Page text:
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Academic Resources

  • The Encyclopedia Judaica. Published originally in 1971, Encyclopedia Judaica has been the leading source for information on the Jewish people, the Jewish faith, and the state of Israel.
  • HAIFA - The University of Haifa is a valuable resource.
  • Those interested in the "cutting edge" of Jewish philosophical and theological reflection should check out the archives of the Shamash - Useful Judaica resource.
  • Internet Jewish History Sourcebook - Another good source that also has audio files.
  • Vocabulary Practice - Newly learned vocabulary of various units are reinforced by dragging words, which become pictures, in order to create a new illustration. Also see Stanford's Website.
  • Verb Finder - Verbs' Finder, in Hebrew and English, in all tenses and pronouns.
  • Hebrew Alphabet Learning Program - Learn and practice the print and script form of each Hebrew letter, as well as hear its name and practice its pronounciation with various Hebrew vowels.
  • Dictionary - This combined Lookup of Hebrew-English and English-Hebrew Dictionaries (check the ‘more results button for each option) comprises more than 300,000 terms covering a myriad of fields such as Medicine, Electronics, Zoology, Business, Computers, Religion, Technical, Idioms & Slang and much more. To get results, simply type a word in the search box.
  • Helpful, Inclusive Online Dictionary - Under the banner on the left, there are four underlined words or phrases. Clicking on the far left one will open a small window with a virtual keyboard in Hebrew. You can then click each letter of the word you are searching for. The letters will appear in the search box on the right. Once you have completed entering the word, click on the dark purple word next to the search box. It will say: Targum = Translation. A new window with the word's translation will appear.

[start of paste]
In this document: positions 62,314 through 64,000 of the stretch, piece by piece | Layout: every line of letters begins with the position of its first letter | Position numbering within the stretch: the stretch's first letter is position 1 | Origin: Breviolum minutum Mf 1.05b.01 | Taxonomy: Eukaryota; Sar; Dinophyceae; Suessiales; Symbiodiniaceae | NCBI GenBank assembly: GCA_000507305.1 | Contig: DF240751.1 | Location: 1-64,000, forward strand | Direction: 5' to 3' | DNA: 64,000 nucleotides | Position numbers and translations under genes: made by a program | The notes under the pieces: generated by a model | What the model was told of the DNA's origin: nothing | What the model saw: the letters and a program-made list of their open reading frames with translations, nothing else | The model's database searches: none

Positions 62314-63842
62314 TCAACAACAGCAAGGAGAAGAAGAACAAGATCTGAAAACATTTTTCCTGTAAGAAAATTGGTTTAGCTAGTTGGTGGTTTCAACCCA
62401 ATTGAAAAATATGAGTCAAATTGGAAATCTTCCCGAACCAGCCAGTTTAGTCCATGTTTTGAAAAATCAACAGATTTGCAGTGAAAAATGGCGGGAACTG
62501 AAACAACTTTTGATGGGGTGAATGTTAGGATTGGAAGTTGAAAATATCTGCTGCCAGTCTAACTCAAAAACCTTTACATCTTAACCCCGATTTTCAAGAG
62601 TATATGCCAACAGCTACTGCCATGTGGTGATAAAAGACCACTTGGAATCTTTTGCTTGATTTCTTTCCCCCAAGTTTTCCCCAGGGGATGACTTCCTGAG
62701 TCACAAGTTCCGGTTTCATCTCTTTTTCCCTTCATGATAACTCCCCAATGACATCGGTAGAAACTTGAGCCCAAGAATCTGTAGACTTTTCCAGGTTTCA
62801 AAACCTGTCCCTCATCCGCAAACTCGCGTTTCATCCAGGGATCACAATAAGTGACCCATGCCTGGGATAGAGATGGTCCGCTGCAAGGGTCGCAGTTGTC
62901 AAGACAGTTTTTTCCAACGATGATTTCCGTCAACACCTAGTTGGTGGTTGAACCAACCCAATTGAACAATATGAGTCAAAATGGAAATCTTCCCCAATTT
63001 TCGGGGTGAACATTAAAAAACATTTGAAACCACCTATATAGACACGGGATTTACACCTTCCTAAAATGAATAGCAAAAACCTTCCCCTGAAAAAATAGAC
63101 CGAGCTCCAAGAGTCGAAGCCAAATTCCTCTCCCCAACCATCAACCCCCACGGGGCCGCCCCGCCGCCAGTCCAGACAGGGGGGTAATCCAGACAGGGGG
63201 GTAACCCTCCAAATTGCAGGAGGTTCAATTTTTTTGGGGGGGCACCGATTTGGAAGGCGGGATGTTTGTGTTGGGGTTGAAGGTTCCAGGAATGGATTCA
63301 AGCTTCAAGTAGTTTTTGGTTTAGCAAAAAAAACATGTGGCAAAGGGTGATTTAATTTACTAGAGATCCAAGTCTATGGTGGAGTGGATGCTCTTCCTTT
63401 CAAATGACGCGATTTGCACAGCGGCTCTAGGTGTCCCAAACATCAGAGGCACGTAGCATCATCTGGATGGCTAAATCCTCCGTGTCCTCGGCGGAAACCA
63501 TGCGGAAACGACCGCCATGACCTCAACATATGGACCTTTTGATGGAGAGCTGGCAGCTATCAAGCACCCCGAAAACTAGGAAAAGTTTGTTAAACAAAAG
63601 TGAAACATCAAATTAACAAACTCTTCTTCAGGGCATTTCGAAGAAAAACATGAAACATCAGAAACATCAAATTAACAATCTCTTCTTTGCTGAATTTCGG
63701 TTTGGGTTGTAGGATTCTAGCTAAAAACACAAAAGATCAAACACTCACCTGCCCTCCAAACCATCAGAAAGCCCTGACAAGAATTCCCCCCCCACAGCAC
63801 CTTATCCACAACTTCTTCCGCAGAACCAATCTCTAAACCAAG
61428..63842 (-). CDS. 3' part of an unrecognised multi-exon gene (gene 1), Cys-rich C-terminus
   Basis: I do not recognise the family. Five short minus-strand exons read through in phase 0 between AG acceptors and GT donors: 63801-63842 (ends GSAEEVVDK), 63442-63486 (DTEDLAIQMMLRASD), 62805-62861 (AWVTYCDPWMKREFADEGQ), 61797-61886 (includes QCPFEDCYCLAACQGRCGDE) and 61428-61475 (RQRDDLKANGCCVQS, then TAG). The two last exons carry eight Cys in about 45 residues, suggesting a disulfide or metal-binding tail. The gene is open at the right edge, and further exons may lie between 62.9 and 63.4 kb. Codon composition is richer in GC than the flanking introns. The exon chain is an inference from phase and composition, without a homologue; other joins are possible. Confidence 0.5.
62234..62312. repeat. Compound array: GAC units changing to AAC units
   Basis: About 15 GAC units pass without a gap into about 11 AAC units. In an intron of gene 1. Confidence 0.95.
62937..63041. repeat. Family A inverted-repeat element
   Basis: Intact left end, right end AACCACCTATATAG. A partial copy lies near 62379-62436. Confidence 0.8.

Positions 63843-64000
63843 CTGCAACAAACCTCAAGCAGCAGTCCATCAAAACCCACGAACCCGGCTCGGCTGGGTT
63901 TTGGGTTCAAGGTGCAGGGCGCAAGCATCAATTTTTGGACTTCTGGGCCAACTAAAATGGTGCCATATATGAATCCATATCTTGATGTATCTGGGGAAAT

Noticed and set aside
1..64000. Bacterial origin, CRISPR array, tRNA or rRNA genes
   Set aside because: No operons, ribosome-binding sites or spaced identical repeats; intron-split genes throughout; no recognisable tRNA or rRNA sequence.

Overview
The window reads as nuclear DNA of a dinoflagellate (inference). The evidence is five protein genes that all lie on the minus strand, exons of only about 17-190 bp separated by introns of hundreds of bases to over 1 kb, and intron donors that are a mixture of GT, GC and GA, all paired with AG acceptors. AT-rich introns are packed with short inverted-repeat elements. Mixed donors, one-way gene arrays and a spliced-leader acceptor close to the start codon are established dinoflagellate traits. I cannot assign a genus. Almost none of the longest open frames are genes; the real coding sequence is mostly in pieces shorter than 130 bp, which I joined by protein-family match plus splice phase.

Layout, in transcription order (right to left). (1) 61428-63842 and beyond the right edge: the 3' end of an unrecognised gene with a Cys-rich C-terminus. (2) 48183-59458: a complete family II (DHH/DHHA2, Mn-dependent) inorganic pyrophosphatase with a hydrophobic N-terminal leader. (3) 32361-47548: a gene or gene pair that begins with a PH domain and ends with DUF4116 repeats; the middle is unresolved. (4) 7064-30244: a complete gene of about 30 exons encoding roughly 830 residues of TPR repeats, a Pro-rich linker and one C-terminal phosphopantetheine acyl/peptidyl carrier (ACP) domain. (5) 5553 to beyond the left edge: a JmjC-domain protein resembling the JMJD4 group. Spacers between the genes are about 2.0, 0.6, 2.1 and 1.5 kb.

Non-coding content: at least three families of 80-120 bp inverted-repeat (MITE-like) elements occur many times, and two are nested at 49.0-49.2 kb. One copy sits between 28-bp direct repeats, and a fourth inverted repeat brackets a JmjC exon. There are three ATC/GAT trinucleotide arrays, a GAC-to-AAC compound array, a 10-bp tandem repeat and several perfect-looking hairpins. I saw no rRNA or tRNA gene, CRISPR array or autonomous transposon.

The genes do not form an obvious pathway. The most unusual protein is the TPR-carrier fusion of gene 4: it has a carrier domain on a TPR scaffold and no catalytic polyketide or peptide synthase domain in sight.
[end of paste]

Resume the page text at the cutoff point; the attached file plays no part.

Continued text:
• Daily Hebrew Phrases - A collection of Israeli colloquial phrases is explained literally as well as idiomatically and provides an audio demonstartion and a short skit to exemplify the correct usage of each  phrase. 
  • University of Texas - Austin Hebrew Program - Activities designed "to draw students' attention to the importance of applying well-defined language learning strategies, in particular strategies for vocabulary memorization and retention."
  • Hebrew Keyboard through EGARC
  • Virtual keyboards and capability of sending e-mails in Hebrew


Jewish Studies Program statement in solidarity with protests against police brutality

Beloved community,

As an academic program in the University of Kansas, we stand in solidarity with Black Americans -- including Black Jewish people -- and everyone hurting after the senseless, brutal murder of George Floyd and all people targeted by systemic racism and injustice in our country. We continue to be committed to our core values of diversity, equity, and inclusion. This morning, the Association for Jewish Studies sent out an email reminding us that as scholars of Jewish Studies, we are keenly aware of the devastating impact of discrimination and violence against minority groups. Dr. Cécile Accilien, the Chair of the KU Department of African and African-American studies, shared with us the words of Dr. Martin Luther King Jr., who said, “Injustice anywhere is a threat to justice everywhere. We are caught in an inescapable network of mutuality, tied in a single garment of destiny. Whatever affects one directly, affects all indirectly.”

The Jewish Studies academic community is rich and diverse – it includes scholars and students who are Jewish and non-Jewish, scholars and students of all ethnic and racial backgrounds and from multiple denominations and creeds, people who are immigrants (like myself) and those who are American-born. The Bible commands: צֶ֥דֶק צֶ֖דֶק תִּרְדֹּ֑ף tzedek tzedek tirdof, which translates into English as “Only justice shall you pursue” (Deuteronomy 16:20). In this well-cited verse, the Hebrew word tzedek, or justice, repeats twice. There can be many explanations of the repetition – textual interpretation in all its many forms is a beloved pursuit for many of us. Today, I am going to give you my own interpretation -- though I am sure that it already exists somewhere in the treasury of Jewish exegesis. One tzedek, or justice, you must pursue for yourself and for people like you; that is, perhaps, the justice that is easiest to understand, because we keenly feel injustices committed against ourselves and people like us. The other tzedek is the justice you must pursue for the sake of people who are not like you. It is often a harder lesson, but a necessary one. The justice, or tzedek, which we pursue thus also becomes a gift of chesed, of lovingkindness that enriches all of us.


In solidarity,

Dr. Renee Perelmutter,

Director of the Jewish Studies Program

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